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Worlds in Collision : MEAN SPIRIT By Linda Hogan (Atheneum: $19.95; 370 pp.)

November 04, 1990|Barbara Kingsolver | Kingsolver's most recent books are "Holding the Line: Women in the Great Arizona Mine Strike of 1983" (ILR Press), and the novel "Animal Dreams" (HarperCollins)

Linda Hogan, a Chickasaw writer with a fine reputation as a poet, has chosen as the subject of her first novel the Oklahoma oil boom of the 1920s. The Indians who had been forcibly resettled onto apparently worthless land suddenly found themselves in possession of one of the country's richest oil fields--to their great misfortune. U.S. businessmen and government, as it happened, couldn't bear the sight of a rich Indian, and although the history of Native Americans since colonization is a fairly predictable story of betrayal and land theft, this chapter is a particular shocker. Only a poet could have made it both shocking and beautiful to read.

The novel is set in Watona, where Osage and Creek families live in farmhouses above a great pool of oil, and one by one are turning up dead. An old water-diviner named Michael Horse watches his fire and tries to piece together the mystery. At church, the Rev. Joe Billy declares, "The Indian world is on a collision course with the white world. . . . They are waging a war with Earth. But, I say to you, our tears reach God."

But God seems to be elsewhere when oilmen arrive unannounced to pump out the earth's black blood and pay the landowners as little as possible. When Moses Graycloud goes to collect the annual royalty payment that must support his family (since his land is ruined for farming), he's told that full-bloods now get only 10%: $200. Any who argue are declared insane and appointed the wards of white attorneys who handle their money. Some who can't pay their bills get a loan from the benevolent rancher and oilman John Hale, who secures the loan with a life-insurance policy on which he'll collect when they die. He never has to wait long.

At the eye of the storm is Nola Blanket, beautiful daughter of the murdered Grace Blanket, heir to her mother's enormous oil fortune but also cherished progeny of the Hill People, who shun Watona's worldliness but send down four silent guardians to watch over Nola.

She embodies every conflict of her time. She saw one of John Hale's men shoot her mother, but if she reports this it surely will end her own life. She is a child scarred by horror, but also a gentle, unearthly beauty who inspires love and fear in her oppressors. She brilliantly defies her boarding-school teachers, but then agrees to marry the son of her court-appointed warden because she knows her presence in Moses and Belle Graycloud's home endangers them. She spends her money on a wildly opulent wedding and extravagant gifts for her people. When she becomes pregnant, she talks constantly to "her future," the only thing left for her to trust.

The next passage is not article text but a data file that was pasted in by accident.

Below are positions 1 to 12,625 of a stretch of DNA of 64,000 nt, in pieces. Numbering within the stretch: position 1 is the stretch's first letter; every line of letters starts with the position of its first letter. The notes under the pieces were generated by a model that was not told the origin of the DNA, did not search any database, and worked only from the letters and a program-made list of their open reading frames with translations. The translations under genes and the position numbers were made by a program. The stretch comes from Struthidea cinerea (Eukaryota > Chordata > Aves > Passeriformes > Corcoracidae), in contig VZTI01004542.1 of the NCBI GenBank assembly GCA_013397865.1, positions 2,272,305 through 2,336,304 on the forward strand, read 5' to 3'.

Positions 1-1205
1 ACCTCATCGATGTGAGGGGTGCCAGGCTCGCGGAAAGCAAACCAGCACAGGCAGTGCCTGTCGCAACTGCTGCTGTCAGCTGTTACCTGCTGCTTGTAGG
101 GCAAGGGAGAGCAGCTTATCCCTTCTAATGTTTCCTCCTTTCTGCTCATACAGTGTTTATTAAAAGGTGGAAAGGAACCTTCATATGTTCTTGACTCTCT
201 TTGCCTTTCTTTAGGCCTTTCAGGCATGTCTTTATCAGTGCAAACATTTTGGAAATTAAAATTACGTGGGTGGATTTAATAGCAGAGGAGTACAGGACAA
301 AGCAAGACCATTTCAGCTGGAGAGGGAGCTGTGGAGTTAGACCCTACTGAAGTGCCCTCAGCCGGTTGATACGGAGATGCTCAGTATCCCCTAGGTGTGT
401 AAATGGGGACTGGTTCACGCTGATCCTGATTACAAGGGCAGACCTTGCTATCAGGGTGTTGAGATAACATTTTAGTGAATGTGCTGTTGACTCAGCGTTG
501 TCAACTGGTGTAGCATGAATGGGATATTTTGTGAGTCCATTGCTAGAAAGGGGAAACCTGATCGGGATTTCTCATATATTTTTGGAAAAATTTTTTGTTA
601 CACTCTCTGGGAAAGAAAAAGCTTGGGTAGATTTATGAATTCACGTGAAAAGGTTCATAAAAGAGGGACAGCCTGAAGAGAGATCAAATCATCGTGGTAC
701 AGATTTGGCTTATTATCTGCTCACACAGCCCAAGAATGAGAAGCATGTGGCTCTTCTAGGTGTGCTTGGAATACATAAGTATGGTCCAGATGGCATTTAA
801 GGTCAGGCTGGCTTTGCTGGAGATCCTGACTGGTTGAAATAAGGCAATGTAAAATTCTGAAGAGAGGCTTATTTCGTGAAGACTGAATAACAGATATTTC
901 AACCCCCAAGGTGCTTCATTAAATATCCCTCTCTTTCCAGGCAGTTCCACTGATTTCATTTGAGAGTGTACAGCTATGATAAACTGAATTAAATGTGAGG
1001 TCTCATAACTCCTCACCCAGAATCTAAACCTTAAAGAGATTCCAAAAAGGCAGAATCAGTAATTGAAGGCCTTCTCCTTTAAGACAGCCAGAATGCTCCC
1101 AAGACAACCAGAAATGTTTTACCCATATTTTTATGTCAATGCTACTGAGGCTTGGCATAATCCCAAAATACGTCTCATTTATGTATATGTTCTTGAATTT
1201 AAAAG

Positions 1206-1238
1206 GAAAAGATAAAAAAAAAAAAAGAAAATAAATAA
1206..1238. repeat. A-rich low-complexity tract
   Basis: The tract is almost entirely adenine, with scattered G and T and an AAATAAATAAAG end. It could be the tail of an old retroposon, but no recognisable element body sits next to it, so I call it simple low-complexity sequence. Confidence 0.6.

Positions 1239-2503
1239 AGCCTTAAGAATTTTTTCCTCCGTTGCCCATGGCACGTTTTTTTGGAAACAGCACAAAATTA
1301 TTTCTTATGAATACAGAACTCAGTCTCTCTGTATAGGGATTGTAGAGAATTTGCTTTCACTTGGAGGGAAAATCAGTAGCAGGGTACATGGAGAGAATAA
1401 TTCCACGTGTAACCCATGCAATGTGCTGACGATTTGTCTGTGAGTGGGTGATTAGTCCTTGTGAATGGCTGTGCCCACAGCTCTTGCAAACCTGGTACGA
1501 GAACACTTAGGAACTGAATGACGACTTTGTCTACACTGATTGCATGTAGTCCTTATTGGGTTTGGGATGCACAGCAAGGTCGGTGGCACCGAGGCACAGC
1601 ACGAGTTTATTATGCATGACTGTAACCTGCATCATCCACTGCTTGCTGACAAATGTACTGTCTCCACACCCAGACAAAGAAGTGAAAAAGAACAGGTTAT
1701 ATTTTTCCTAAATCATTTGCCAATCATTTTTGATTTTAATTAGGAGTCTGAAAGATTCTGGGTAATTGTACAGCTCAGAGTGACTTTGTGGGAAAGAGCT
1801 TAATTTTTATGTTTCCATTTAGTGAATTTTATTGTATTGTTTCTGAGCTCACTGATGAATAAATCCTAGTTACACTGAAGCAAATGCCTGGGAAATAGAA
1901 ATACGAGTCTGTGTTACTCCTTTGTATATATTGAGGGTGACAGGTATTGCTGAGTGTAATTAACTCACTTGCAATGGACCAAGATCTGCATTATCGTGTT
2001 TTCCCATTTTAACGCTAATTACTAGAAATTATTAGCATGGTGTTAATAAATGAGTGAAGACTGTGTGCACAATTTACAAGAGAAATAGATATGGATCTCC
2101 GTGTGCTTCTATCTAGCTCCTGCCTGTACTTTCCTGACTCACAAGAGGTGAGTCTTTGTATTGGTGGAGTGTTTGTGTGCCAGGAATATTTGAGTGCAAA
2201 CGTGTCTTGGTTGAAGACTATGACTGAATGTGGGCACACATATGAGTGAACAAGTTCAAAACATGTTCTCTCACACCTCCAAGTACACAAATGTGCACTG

Nola's story is woven together with that of Belle Graycloud, who listens to bees and wears a meteorite around her neck; of Stacey Red Hawk, a smart Lakota Sioux who tucks his braids into his hat and goes to Washington in hopes that law enforcement can be made honest; of mute John Stink, who crawls from his grave and walks the Earth more freely as a ghost than he could in life.

The tapestry is as well made as a good mystery novel, but equally compelling for its vivid language and characters. When Belle Graycloud happens on a truckload of sacred eagles "with the blue-white membranes of death closed over their eyes," shot by hunters who will sell them for souvenirs, they look to her "like a tribe of small, gone people, murdered and taken away in the back of a truck." When Nola Blanket's husband gives her an emerald-green parrot, she walks like an apparition to the window and sets it free.

This is North American magic realism; in the same way Gabriel Garcia Marquez and Isabel Allende examine their political history with a conjurer's eye, Hogan has wrapped wonder and magic around some brutal American truths. Neither magic nor truth is diminished by the association.

The story, though relentlessly sad, is leavened throughout with a circumspect humor, as when Michael Horse retreats to the hills to write a new chapter of the Bible: The Book of Horse. He consults a dismayed priest for advice on how to get it copyrighted and included in the Bible. Horse modestly tells him: "The Bible is full of mistakes. I thought I would correct them. For instance, where does it say that all living things are equal?"

"The priest shook his head. 'It doesn't say that. It says man has dominion over the creatures of the earth.'

" 'Well, that's where it needs to be fixed. That's part of the trouble, don't you see?' "

The stereotype of the stoic Indian who does not flinch as he's beaten was probably invented by a guilty conscience. The Indians in this novel aren't stoic. When they can, they laugh and make love; when they can't, they weep and lock themselves in the cellar. When their own traditions can't guide them or blunt their despair, they turn to liquor and Ouija boards. They aren't "other," they're ourselves.

Hogan has done one of the finest things a novelist can do: She's created empathy. She carves a vast tragedy down to a size and shape that will fit into a human heart. It's an important event, because this chance to fully realize a point of view alien to our own--this empathy--is the thing that may just save us in the end.

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